Go database/sql defines interfaces for SQL databases. Actual driver must be implemented in own package. And dependency injection is done as a part of import and build system. Lets go deeper to see how it is actually implemented.

This exercise will result in a simple driver backed up by csv files. Who do not want to SELECT from csv file?

Disclaimer: I wrote it in order to learn database/sql and to learn more about design of APIs for go. I regularly use deprecated methods, which have advanced variants in recent standard library. Consult documentation if you want to know more.

I have had three goals in mind

  1. Learning
  2. Simplicity
  3. 100 lines of code

database/sql intro

Here is small snippet of Go program using Postgres https://github.com/lib/pq/ driver to talk to database. It use generic methods of database/sql interfaces, so switching the driver and fixing SQL dialects, we can talk to any database system without a need to change much of the code.

import ( "database/sql" _ "github.com/lib/pq"
) ... db, err := sql.Open("postgres", dbURI) if err != nil { panic(err) } defer db.Close() _, err := db.Exec("CREATE TABLE IF NOT EXISTS TBL2(id BIGSERIAL)") if err != nil { panic(err) }

Magic inside

There is a magic inside

import ( "fmt" "database/sql" _ "github.com/lib/pq" _ "github.com/go-sql-driver/mysql"
) func main() { fmt.Printf("Drivers=%#v\n", sql.Drivers())
Drivers=[]string{"mysql", "postgres"}

Driver is magically registered during module import. It sounds like a magic, isn't? And it turns out it is actually very simple. Function init() is package initializer, which can run arbitrary code before all other code. In case of SQL driver, it contains the code to register itself.

func init() { sql.Register("postgres", &Driver{})

Similary for mysql

func init() { sql.Register("mysql", &MySQLDriver{})

Registering SQL Driver

With all those knowledge one can implement dummy SQL driver

package main import ( "fmt" "database/sql"
) type DummyDriver struct {
} // implements sql.Driver interface
func (d *DummyDriver) Open(name string) (driver.Conn, error) { fmt.Printf("[dummy]: open(%s)", name) return nil, nil
} func main() { // manually register dummy one sql.Register("dummy", &DummyDriver{}) // List registered drivers, now with dummy fmt.Printf("Drivers=%#v\n", sql.Drivers())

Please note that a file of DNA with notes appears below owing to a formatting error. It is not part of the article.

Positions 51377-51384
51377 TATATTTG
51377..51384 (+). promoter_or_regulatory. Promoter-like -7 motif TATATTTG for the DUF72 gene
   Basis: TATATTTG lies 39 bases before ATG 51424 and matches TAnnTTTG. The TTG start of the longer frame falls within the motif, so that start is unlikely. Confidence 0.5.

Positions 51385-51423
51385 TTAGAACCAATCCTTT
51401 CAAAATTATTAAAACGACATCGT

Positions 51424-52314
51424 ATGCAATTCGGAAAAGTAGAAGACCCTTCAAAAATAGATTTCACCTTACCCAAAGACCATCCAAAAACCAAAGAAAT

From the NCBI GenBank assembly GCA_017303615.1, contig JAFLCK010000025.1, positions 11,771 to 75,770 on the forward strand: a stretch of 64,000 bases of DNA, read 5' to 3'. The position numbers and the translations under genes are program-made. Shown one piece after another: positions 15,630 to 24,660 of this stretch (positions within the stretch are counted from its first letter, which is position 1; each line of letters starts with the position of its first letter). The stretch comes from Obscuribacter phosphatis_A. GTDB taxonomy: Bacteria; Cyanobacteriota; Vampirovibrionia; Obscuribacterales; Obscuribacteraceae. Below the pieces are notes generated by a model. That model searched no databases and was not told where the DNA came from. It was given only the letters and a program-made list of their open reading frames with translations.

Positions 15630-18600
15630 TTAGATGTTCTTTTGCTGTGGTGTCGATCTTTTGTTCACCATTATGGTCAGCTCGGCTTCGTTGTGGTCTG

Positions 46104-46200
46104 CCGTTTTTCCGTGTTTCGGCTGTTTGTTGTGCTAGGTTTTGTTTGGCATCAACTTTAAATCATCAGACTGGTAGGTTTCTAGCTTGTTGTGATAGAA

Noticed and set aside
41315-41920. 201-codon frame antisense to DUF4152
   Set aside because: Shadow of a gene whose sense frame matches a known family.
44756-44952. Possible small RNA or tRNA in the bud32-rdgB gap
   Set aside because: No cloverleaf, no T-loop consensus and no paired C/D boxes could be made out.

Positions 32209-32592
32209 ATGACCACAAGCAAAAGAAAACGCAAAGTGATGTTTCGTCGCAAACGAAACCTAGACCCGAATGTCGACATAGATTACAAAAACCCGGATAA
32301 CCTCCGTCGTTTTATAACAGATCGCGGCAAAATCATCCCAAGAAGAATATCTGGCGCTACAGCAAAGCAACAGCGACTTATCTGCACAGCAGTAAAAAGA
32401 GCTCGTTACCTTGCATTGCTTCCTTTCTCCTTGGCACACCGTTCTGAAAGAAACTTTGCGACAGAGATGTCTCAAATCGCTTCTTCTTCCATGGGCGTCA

And to test it has been registered ...


Of course it is really dummy driver as it does not offer ANY functionality.


As we see, Driver interface returns driver.Conn, which is yet another interface. This defines three methods, which can be skipped for the csv case.

First make Open real function, so let is open the file

type DummyConn struct { name string
} // implements sql.Driver interface
// Open - open file for reading, return the connection
func (d *DummyDriver) Open(name string) (driver.Conn, error) { file, err := os.Open(name) if err != nil { return nil, err } defer file.Close() return &DummyConn{name}, nil

Here one can see the beauty of Go error reporting. File operation errors the same way as database server errors.

This is a bit uncommon for real SQL driver, however we do not have server to connect to. So Open tries to open the file at least to return file access errors as early as possible. All the heavy lifting is done below.

Here is bunch of methods not interesting for the use case ... all those returns not implemented error.

// implements driver.Conn interface
// Prepare - not implemented ...
func (c *DummyConn) Prepare(query string) (driver.Stmt, error) { return nil, fmt.Errorf("Prepare method not implemented")
// implements driver.Tx interface
// Rollback - not implemented ...
func (c *DummyConn) Rollback() error { return fmt.Errorf("Rollback method not implemented")

So for read-only file access the connection is really dumb method, there is only one file path, which needs to be passed.